Later this week, just before the All-Star break, we will reach the midway point of this shortened post-lockout season. As a result, this seems like an ideal time to check back in on the effects the unusual schedule has had on the league as a whole.
The most obvious effect on a nightly basis is that, as expected, offense is down. To be exact, the league Offensive Rating has dropped by 4.3 points per 100 possessions from 108.8 to 104.5. So far, that's a larger drop than we saw after the last lockout in 1998-99 (when offense was down 3.8 points per 100 possessions), but offense tends to improve over the course of the season, so it's possible the final change will come in the same size or even smaller. Things could be worse; because league-wide offensive efficiency has improved since the rules reinterpretation limiting contact on the perimeter, this year's Offensive Rating is still better than those in 1998-99 (103.4) and the non-lockout 2003-04 season (104.2).
Three of the four offensive Four Factors have suffered. Naturally, teams are shooting less accurately both from inside (.487 to .475) and outside (.358 to .345) the arc and even at the free throw line (.763 to .747). They're turning the ball over on 14.2 percent of their plays, up from 13.4 percent a year ago. The surprise is how many fewer free throws are being attempted around the league. The ratio of free throw attempts to field-goal attempts was an even .3 a year ago; now it's .282. NBA Executive Vice President of Basketball Operations Stu Jackson expressed his concern about that number in an interview with SI.com's Zach Lowe, but I can't say I have a good explanation. It doesn't seem like there have been fewer fouls this year and the game doesn't appear to have less flow because of increased contact.
Pace is also down slightly this year, from 90.8 possessions per game to 90.1, which would be the lowest mark since 2005-06. As a result of the combination of fewer possessions and fewer points per possession, the NBA as a whole is averaging 94.8 points per game, which would be the worst mark since the league averaged 93.4 points during the ugly 2003-04 season.
What I found a bit unexpected was how evenly that decline has been distributed. It seems like most of this year's scores have been relatively normal, with a handful of awful performances dragging down the league averages. As it turns out, that is not the case. Relative to the same point last season, and adjusted for the lower scoring per game, the distribution of points on a game-by-game basis has actually been slightly more consistent than 2010-11.
The percentage of the time teams fail to reach 80 points has indeed gone from 4.5 percent of all games to 8.5 percent, but the large change is the decline in high-scoring nights. Teams topped 110 points nearly one out of five games last season (19.6 percent, to be exact). This year, that's happening just 8.4 percent of the time.
What definitely has continued is the trend toward blowouts. The standard deviation of the outcome of each game is up from 7.4 points per game to 8.1 points per game. Through this point in 2010-11, there were 10 games decided by at least 30 points. Already this season, the Charlotte Bobcats alone have been beaten five times by 30 or more; there have been 18 such games overall. Wins by 20-plus points are also up from 12.2 percent of all games to 16.0 percent.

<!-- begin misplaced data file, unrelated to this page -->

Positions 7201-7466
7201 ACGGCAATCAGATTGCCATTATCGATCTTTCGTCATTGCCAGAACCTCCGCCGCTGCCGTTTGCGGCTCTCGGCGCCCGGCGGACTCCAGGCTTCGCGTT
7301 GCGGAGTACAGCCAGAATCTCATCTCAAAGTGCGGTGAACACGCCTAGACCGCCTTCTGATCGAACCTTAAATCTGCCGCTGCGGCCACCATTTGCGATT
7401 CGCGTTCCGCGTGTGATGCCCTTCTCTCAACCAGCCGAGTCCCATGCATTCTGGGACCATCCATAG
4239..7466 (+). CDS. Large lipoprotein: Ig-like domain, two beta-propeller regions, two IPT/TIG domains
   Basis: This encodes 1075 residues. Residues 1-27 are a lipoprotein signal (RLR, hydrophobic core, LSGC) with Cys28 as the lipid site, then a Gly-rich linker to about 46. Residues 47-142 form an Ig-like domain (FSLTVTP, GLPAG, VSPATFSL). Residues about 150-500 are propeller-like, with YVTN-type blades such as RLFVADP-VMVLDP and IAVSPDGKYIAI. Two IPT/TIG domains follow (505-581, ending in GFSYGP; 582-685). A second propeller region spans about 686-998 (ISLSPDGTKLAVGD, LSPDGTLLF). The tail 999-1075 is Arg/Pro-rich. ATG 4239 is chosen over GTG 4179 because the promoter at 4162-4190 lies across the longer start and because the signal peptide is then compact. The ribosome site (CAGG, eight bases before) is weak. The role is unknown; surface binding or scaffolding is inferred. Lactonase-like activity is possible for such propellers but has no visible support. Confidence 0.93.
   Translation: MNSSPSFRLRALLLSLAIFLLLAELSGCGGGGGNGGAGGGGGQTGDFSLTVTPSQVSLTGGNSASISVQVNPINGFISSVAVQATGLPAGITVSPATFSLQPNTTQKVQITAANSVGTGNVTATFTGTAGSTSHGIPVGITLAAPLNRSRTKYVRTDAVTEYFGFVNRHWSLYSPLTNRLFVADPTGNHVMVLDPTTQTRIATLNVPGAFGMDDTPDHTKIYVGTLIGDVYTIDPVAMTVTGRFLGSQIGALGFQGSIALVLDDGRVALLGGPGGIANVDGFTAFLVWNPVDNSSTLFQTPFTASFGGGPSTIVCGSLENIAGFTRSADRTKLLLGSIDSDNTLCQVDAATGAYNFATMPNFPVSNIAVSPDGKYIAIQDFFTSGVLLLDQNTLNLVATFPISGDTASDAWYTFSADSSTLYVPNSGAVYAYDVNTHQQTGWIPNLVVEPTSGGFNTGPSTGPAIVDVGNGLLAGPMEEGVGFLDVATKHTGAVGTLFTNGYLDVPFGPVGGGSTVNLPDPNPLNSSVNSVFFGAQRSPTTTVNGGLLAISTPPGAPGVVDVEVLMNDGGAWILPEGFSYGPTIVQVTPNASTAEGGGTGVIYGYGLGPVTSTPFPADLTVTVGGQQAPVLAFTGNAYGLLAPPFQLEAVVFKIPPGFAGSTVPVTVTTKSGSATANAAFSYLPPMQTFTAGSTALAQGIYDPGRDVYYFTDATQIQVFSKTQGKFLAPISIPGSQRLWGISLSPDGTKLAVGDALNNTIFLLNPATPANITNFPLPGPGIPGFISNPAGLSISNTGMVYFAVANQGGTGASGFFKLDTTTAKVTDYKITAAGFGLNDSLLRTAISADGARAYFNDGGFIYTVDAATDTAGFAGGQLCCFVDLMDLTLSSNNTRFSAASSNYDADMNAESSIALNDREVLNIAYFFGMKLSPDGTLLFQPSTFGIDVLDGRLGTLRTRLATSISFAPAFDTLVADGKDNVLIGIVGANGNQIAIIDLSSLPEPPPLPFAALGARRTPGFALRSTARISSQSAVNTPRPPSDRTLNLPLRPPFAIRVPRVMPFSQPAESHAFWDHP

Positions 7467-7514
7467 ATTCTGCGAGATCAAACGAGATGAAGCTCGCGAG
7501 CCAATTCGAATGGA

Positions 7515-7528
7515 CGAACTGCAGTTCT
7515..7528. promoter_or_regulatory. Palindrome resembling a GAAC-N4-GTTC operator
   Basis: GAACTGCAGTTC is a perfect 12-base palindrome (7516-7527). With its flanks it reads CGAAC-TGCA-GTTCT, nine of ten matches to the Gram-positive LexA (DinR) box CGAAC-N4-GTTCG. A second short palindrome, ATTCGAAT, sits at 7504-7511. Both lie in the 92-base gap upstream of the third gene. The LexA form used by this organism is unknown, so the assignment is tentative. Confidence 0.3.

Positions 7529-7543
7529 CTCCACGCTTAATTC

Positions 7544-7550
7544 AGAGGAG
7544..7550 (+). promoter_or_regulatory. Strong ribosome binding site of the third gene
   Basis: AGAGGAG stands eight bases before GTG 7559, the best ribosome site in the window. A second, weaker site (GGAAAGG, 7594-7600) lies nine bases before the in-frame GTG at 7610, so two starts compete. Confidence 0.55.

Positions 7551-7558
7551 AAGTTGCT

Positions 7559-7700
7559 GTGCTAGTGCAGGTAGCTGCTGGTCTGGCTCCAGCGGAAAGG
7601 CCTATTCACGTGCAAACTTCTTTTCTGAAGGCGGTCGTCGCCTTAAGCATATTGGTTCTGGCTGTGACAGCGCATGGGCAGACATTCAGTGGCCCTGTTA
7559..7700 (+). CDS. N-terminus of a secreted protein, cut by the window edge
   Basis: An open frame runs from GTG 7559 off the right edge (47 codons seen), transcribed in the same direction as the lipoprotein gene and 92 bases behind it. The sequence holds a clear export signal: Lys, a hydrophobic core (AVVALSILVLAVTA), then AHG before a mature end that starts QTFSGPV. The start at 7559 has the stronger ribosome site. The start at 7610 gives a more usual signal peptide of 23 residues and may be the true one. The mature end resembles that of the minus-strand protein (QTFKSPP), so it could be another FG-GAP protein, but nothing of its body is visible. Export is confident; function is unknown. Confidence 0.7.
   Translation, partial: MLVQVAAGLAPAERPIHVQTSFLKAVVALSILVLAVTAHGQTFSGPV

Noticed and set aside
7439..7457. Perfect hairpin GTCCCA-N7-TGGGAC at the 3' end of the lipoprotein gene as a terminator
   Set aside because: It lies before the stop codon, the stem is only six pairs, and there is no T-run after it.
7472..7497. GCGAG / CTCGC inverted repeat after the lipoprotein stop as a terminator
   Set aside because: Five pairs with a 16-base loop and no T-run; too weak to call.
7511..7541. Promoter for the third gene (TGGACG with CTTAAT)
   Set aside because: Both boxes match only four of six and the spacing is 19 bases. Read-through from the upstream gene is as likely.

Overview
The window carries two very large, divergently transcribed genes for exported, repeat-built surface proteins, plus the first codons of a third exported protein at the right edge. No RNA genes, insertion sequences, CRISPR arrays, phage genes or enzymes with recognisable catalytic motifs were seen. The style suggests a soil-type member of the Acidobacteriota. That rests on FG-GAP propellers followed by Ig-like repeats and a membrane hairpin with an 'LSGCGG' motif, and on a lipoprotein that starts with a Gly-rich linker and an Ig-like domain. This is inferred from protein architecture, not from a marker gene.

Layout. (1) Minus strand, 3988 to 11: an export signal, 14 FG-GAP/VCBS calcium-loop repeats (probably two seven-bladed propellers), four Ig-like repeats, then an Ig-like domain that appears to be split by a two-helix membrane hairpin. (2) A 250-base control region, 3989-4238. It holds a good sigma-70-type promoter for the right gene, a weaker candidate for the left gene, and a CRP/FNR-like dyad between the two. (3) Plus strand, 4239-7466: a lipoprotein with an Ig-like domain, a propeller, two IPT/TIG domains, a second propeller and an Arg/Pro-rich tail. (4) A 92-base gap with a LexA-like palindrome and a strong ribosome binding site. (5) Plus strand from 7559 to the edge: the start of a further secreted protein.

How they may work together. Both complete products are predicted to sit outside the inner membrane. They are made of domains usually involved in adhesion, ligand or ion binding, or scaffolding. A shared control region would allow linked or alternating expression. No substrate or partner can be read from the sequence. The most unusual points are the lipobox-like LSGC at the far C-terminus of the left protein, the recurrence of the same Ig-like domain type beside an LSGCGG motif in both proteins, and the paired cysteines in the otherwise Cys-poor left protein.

In a rhetorical manner, I've asked before whether such results might make point differential less meaningful this season. I don't know if we'll ever be able to answer that question, but it is worth noting that for the most part the distribution of season-to-date differential is not much different than it was this time a year ago. The standard deviation is up from 4.7 to 5.2, but the highest rating when adjusted for schedule (Miami, at +8.6 points per game) is actually down from last year's leading +8.8 mark (also the Heat). There are five teams with ratings of +5 or better; last year, there were four, with another at +4.9.
Pretty much the entirety of the difference can be attributed to the Bobcats, who currently rate an astounding 13.3 points worse than the average team. Give them the same rating as last year's cellar-dwellers at this point (Cleveland, at -8.5) and suddenly the deviation goes down to just 4.9. At the current pace, Charlotte has a chance to be historically awful. Since the ABA-NBA merger, only the 1992-93 Dallas Mavericks (-15.2 ppg) have been outscored by more than the Bobcats thus far. That Mavericks team threatened the worst record in NBA history and finished with 11 wins.
The good news for the Bobcats is they've played 18 of their 31 games on the road so far, meaning their schedule will even out the rest of the way. The bad news is home-court advantage is no longer as meaningful as it was earlier in the season. Despite research by College Basketball Prospectus contributor John Ezekowitz on Grantland.com showing playing at home has been a huge advantage in the second half of back-to-backs, home teams have only outscored their opponents by 0.6 points per game in the month of February. Overall home-court advantage is down to 3.0 points per game, a bit on the low end of where it's been the last few seasons.
Kevin Pelton is an author of Basketball Prospectus.
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